The preferred embodiment of this invention teaches a unique way of incorporating PD-SOI and FD-SOI transistors on the same chip using the same process technology, with a distribution of FD-SOI and PD-SOI transistors according to transistor dimensions. FIGS. 4a and 4 b show the distribution of the PD-SOI and FD-SOI transistors according to the active region width Wand the transistor gate length Lg. FIG. 4a provides data for NMOS devices and FIG. 4b shows data for PMOS devices. These figures provide a map showing the region of PD-SOI transistors (gray region), conventional FD-SOI transistors (white region), and multiple-gate transistors (in region enclosed by dashed box) as a function of width Wand length Lg for NMOS and PMOS transistors.
 Planar PD-SOI and FD-SOI transistors typically have active region width of more than 50 nm, while non-planar multiple-gate fully-depleted transistors generally have active region width of less than 50 nm. The results in FIG. 4 are obtained from an experiment where transistors are fabricated using a 65 nm PD-SOI-based process with a nominal gate length of 45 nm, a silicon body thickness of 40 nm, dual-doped poly-silicon gate electrodes, 14 angstroms nitrided gate oxide, and cobalt-silicided source/drain and gate.
 The PD-SOI region is smaller for P-channel transistors (FIG. 4b) than for N-channel transistors (FIG. 4a) because the impact ionization induced parasitic bipolar action is weaker in P-channel transistors. The transition from PD- to FD-SOI occurs as the gate length is increased. In addition, the non-planar FinFET-like or multiple-gate transistors are obtained at small width W, typically less than 50 nm. Wide-channel devices with smaller gate length Lg are partially-depleted, showing a characteristic kink in the drain current IDS versus drain voltage VDS curves. As W is reduced, transition from PD-SOI to FD-SOI occurs and the characteristic IDS-VDS kink disappears.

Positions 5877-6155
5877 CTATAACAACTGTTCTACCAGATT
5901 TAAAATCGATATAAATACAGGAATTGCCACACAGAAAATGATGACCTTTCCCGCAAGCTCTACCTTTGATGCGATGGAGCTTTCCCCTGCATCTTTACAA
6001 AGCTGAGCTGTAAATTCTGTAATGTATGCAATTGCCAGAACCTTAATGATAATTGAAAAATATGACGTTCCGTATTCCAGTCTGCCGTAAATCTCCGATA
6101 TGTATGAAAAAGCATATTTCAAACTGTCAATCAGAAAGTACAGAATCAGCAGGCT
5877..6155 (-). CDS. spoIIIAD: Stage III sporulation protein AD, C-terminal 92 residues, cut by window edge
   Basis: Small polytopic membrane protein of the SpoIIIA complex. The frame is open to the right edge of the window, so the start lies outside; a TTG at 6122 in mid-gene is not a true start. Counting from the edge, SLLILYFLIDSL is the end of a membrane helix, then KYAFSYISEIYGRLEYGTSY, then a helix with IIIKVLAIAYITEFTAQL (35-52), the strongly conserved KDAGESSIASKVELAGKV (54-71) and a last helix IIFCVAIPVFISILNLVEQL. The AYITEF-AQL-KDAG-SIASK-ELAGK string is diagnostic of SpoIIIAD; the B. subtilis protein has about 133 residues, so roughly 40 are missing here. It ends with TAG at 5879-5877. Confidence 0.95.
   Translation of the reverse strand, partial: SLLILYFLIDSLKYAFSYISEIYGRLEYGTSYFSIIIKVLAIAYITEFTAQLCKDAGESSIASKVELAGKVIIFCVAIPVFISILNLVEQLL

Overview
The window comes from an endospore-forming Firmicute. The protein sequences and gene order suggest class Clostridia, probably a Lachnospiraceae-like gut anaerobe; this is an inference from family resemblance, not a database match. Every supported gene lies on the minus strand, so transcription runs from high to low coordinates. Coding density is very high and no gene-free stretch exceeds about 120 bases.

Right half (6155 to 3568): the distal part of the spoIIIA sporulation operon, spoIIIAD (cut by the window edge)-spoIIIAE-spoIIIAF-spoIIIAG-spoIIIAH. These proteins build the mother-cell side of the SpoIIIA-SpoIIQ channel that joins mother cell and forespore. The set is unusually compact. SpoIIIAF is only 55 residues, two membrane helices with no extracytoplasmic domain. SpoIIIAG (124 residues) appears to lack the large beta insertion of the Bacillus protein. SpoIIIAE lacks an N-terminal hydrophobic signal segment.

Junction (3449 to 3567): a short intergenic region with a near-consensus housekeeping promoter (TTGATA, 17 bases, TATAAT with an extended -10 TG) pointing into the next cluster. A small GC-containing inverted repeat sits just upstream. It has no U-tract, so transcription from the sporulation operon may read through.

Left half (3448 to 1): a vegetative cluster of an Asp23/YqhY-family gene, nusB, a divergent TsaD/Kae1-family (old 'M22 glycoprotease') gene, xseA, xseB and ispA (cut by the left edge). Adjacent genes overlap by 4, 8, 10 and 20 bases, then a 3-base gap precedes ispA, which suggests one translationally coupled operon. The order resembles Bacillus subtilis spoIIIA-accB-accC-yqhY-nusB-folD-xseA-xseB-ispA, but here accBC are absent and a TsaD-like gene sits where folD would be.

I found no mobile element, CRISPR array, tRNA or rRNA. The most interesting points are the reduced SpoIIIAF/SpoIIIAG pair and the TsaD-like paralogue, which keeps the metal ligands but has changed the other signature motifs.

It is clear that the advantages of PD-SOI and FD-SOI can be combined by using transistors with different combinations of W and Lg. For example, when converting a circuit design for bulk technology to a circuit design for SOI technology, critical portions of the circuits may employ FD-SOI devices to achieve minimal floating body effects while the remaining portions of the circuits may employ PD-SOI devices. For example, the critical portions of the circuits may include analog circuits and dynamic circuits.
 The quasi-planar device structure or geometry of the multiple-gate FD-SOI transistor will now be described further. FIG. 5 illustrates a three-dimensional view of a multiple-gate FD-SOI transistor. The multiple-gate FD-SOI transistor has a gate electrode 160 on top of a gate dielectric layer 164 covering the two sidewalls as well as the top of a fin-like active region 155. The gate dielectric 164 straddles across the fin 155, wrapping around the fin 155 on the top surface 178 and the two sidewalls 176 of the fin or fin-like active region 155. The gate electrode 160 is formed on the gate dielectric 164, also wrapping around the fin-like active region 155. Effectively, the gate electrode 160 forms three gates in the multiple-gate device: a gate on the top surface 178 of the fin 155, and one gate on each of the two sidewalls 176 of the fin 155.
 Shallow trench isolation filling materials 158 such as silicon oxide, as shown in FIG. 5, may be used to fill the trenches surrounding the silicon fin 155. However, other isolation techniques, such as mesa isolation, as an example, may be used. When mesa isolation is used, no filling materials are used to fill the space surrounding the fin 155. It is noted that the source 172 and drain 174, which were not visible in the views shown in FIGS. 3c and 3 d, can now be seen.
FIG. 5 also shows the gate spacer 180 that surrounds the gate 160. The gate space has a spacer width 182. The gate also has a gate length 184, which determines the channel length of the transistor. The channel width is determined by the size of the exposed fin sidewalls 176 and top surface 178.